Illustrator: Christopher Weyant
Summary: The hook with this book is that you, the reader, and your audience are Monty’s friend to whom he is confessing his secret.
This little frog can’t swim; he’s afraid of the water! 
He acknowledges that a frog should be able to swim, but since he was a tadpole he has been finding ways to avoid the water. 
Thanks to his new friends (you and your audience), Monty decides that he must confess this to his parents. 
After a few tries, he tells them the news. Like the good parents they are, they already know and decide it’s time he overcomes his fear and learn to swim. 
He invites his new friends (you and your audience) to come with him as he tries. 
He has limited success, but he’s thrilled with his progress and thankful you came along. 
You get the sense that Monty’s going to be a swimmer after all.
Hanna’s Comments: Here’s an idea for a simple but very meaningful lesson for your children at home or the children of your faith family. Read the scripture below. Talk about how the Israelites had been in the wilderness where they had struggled with the idea of God being with them wherever they went. It took a long time for some of them to believe this.
Next, begin the book by explaining that Monty is addressing your listeners. Then read this fun book straight through with no commentary. Lastly, read the book again but direct the children to imagine that Monty is talking to God. 
The story will be transformed and the conversation you facilitate as you read will be rich and full of possibilities for understanding how God can be a comfort and companion in times of fear. That's the power of Picture Book Theology!
Original Publisher & Date: Harper Collins, 2016
Age & Grade Appropriateness: 4 and up, Pre and up
Formats other than Book: None at present
Scripture Connections: Be strong and courageous (Joshua 1:9); Do not fear for I will be with you… (Isaiah 41:10)
Idea(s) for Application: Read this book to a child who is struggling with any new or difficult situation and encourage him or her to remember God’s presence and unconditional love.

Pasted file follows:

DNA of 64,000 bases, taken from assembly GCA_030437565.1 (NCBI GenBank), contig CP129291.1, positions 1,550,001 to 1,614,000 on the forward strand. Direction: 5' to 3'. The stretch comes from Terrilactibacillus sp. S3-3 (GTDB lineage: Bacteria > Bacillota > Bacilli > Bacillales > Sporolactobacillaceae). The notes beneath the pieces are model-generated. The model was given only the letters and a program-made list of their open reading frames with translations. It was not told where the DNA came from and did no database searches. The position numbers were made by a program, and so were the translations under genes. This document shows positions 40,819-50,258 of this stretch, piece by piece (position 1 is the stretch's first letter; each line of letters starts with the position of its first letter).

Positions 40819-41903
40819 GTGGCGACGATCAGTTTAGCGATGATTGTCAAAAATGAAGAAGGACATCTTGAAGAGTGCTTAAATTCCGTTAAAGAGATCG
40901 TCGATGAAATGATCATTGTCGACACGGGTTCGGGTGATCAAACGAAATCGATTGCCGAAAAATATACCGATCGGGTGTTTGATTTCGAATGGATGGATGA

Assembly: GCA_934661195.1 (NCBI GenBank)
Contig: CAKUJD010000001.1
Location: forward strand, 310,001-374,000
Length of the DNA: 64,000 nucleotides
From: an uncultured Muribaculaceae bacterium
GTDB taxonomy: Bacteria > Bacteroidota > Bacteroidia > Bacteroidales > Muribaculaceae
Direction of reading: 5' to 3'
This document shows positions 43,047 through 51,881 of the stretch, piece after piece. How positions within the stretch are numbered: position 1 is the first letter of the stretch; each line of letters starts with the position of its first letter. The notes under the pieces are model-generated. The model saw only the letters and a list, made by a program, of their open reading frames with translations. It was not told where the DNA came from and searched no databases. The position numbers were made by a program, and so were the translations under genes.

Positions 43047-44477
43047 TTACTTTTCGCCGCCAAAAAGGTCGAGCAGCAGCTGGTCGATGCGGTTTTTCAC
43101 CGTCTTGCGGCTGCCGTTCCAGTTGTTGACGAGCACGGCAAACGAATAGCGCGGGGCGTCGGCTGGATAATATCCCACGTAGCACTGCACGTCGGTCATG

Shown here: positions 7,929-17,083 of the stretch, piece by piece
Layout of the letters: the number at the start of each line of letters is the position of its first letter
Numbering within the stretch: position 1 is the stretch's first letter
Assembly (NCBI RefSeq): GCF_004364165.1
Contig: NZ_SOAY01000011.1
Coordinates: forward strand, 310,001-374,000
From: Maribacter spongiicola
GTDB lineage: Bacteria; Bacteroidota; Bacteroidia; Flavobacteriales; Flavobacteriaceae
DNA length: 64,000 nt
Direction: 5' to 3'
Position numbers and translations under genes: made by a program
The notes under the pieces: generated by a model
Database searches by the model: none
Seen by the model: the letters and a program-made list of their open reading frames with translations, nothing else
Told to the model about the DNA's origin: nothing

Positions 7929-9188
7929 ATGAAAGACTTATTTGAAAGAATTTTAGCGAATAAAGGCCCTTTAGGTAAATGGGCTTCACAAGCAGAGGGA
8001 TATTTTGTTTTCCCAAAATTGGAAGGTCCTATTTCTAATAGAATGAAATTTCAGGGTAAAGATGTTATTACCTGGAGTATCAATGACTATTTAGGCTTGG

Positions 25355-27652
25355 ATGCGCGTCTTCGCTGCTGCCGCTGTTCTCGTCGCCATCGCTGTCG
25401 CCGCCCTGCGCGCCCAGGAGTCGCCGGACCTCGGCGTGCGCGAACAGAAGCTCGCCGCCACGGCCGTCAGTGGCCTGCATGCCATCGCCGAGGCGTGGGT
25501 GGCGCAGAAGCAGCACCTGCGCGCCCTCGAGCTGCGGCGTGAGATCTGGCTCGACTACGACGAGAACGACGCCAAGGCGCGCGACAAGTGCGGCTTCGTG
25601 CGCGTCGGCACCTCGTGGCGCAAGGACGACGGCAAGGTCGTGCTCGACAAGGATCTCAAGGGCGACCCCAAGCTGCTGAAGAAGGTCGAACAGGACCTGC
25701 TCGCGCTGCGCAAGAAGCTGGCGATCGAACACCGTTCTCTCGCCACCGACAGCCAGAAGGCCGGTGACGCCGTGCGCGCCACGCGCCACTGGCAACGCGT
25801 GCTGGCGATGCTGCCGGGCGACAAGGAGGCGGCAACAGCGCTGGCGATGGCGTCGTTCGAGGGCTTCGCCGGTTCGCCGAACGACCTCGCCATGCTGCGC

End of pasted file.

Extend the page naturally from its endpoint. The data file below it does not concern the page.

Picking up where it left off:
Friday, August 19, 2016

For Wind-Wild Tweens & Teens

Picture Book: Wind-Wild Dog
Author: Barbara Joosse
Illustrator: Kate Kiesler 
Summary: This is the story of Ziva, a future sled dog, born with a brown eye and a blue, making potential buyers wary. They believed this would make her half-wild. 
One man does purchase and train her for mushing. 
Told from the point of view of Ziva, the desire to run wild is ever present, particularly when she sees the Man running and hears in the wind the call of a wolf. 
The Man suspects Ziva’s inclinations. At the first opportunity, Ziva does run for freedom.
When she encounters a wolf, it smells wild like the wind, but Ziva also smells on herself the smell of the Man. 
She knows the Man’s smell is her smell now and misses the Man so she returns. 
The Man has tears of relief in his eyes once Ziva returns. He hoped the wind-wild dog he loved so much would stay with him. 
A helpful Author’s Note in the back serves as a glossary of unusual words.
Hanna’s Comments:  Now and then I read a book that connects directly to a Bible story. Do you see the connections between Ziva and the Prodigal Son? Your children will. They are used to finding connections across literature in school. One of the benefits of PBT is that secular books often offer a window into a world in which readers know little or nothing. Few of your children will know the world of dog sledding and particularly how the dogs are trained. 
Children will like this book for that reason. When you add a faith component to this reading experience, the learning becomes more meaningful. Be sure to link the concept of running wild to the scripture as well as to modern contexts. If your children are tweens or older, they are likely already facing temptations involving the “wild” possibilities of adulthood. Learning how to handle their freedom, like Ziva, is an important aspect of faith development. 
Use this opportunity to offer wisdom and direction grounded in their faith. Like the father in the parable and the Man in the picture book, emphasize the freedom God gives us and the availability of God’s mercy no matter what they might do in their futures. Returning is always an option. 
Original Publisher & Date: Henry Holt & Co., 2006
Age & Grade Appropriateness: 4 and up, Pre and up
Formats other than Book: None at present
Scripture Connections: The Prodigal Son (Luke 15:11-32)